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The Roots of a Successful Business in Ontario East

Ontario East

Linda and Bob Marr always knew they would come back to Cobourg. The 9/11 attack on the World Trade Centre in New York was the push that brought them back to their home.

The couple was living across the river in New Jersey at the time, arriving there through a circuitous route. They were married in Cobourg in 1987, and Bob’s job took them to several places in Canada, including Winnipeg and Brampton, with Bob travelling to the States before they moved to Texas and then New Jersey. That final move turned out to be short lived. After the attack on the Twin Towers, they decided to move back to Cobourg. It was a town Linda knew well, she was raised there. Bob and Linda appreciated the quality of life the town had to offer, and knew they did not have to go to the big city to be successful.

But what were they going to do? Says Linda, “Bob loved to feed people!”, so they decided to open a restaurant. They found the ideal location for the Buttermilk Café on King Street West, in the heritage district of downtown Cobourg. The building, constructed in the mid 1800′s, is next to the Henley Arcade and across the road from Victoria Hall, a national landmark. Linda and Bob also did their research. They found out what kind of foods other restaurants were serving, and looked for their niche. They found it in “Really good comfort food”. The goal was to make everything from scratch, including their own bread and desserts, with no additives and no preservatives. They buy locally as much as possible. The Buttermilk Café also found its niche in the area between a fancier restaurant and a diner. It is a family place, where patrons do not have to dress up to get real home cooking.

“One of the strengths in having a business in Eastern Ontario and specifically Cobourg, is the access to fresh produce, says Wendy Gibson, Cobourg’s Economic Development Officer. “Bob and Linda Marr certainly take advantage of this aspect of our Community. Their customers keep coming back to enjoy not only the comfort food on the menu, but to savour the seasonal foods picked at the peak of their taste.”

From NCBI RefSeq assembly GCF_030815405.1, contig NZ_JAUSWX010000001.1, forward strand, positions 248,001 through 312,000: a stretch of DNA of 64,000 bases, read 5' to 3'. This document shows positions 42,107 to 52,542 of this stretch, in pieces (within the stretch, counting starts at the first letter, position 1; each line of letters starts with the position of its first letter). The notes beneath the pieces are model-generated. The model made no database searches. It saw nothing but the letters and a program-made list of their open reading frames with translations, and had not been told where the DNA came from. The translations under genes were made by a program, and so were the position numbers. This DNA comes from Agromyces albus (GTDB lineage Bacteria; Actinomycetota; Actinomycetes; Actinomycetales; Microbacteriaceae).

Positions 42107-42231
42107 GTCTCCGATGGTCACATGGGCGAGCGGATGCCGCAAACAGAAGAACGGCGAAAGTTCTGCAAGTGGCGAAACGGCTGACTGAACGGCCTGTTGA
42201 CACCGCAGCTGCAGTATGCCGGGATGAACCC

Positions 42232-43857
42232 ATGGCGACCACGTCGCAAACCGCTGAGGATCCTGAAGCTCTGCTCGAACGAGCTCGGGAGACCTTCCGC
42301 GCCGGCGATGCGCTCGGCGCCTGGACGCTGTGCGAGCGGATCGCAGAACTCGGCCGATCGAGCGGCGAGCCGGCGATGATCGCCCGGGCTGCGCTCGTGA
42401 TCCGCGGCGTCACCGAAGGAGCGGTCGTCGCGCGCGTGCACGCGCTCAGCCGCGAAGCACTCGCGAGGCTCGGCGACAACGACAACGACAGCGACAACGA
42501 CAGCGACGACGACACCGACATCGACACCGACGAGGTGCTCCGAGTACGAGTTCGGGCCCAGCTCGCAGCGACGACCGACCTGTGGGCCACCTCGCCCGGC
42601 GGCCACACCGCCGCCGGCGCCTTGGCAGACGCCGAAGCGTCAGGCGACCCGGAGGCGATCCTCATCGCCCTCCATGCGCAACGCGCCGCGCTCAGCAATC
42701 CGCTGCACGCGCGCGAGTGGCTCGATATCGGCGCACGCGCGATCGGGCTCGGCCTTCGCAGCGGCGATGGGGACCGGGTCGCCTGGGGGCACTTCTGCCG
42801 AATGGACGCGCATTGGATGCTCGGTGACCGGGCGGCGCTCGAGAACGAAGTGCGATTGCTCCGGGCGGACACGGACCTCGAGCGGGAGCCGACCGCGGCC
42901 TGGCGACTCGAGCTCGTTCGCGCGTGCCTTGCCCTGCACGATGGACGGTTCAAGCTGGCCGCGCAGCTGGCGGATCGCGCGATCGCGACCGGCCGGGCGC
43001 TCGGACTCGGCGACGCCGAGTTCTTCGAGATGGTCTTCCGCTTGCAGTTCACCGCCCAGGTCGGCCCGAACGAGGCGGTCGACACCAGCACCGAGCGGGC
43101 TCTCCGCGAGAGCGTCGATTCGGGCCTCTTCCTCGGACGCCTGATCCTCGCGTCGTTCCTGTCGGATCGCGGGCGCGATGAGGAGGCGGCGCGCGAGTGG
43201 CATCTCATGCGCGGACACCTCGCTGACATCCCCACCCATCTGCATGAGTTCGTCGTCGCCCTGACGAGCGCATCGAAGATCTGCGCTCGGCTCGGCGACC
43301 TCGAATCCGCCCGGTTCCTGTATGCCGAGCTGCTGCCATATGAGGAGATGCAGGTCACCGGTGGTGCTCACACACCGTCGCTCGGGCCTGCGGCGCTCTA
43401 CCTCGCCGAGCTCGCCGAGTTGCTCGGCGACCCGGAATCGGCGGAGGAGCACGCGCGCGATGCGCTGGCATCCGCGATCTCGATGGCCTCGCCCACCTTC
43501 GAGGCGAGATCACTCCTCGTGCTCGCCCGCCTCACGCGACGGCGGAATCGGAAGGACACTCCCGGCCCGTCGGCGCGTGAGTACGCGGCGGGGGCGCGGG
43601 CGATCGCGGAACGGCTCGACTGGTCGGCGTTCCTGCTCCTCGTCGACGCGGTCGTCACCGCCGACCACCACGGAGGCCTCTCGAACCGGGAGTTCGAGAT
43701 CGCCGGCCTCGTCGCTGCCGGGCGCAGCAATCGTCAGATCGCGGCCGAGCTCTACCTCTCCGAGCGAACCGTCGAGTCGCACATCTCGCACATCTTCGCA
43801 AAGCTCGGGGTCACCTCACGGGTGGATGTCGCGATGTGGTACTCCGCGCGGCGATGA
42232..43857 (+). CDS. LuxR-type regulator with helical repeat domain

The Marrs also knew there would be challenges. In 2002, the year they opened, a very high percentage of restaurants were failing in their first year. Linda says that’s because many of those restaurants did not have a good business plan. Linda and Bob had experience in running a small business and knew what they were facing.

“You don’t open your doors and expect to make a living in a few months,” says Linda. “It can be three years, so you have to make sure you can survive for the time that it takes to build up a reputation.”

And the Buttermilk Café has certainly built up a reputation. For example, it’s a gathering place for a number of groups in Cobourg. A walking club, a financial group, and a men’s coffee group meet there weekly. It also accommodates a number of private functions and hosts various fundraising events throughout the year.

This all leads to a lot of “word of mouth” advertising. “Word of mouth is very, very good for us,” Linda says.

In searching for new opportunities, the Buttermilk Café went “beyond the doors of the restaurant”.

Now they are catering to larger functions offsite, including five large weddings this summer. Linda says, “Most of the catering was gained by word of mouth.” Although outside the Café, it will help keep the staff of 28 plus busy.

When asked what advice she would give to any new entrepreneur who wants to stay in business, Linda doesn’t hesitate. “Customer service is one of the keys to success. It doesn’t matter what business you are in, you have to be dedicated to your customer or client. You have to understand that they are the ones that are making you successful. If you look after the people, they will come back.”

 

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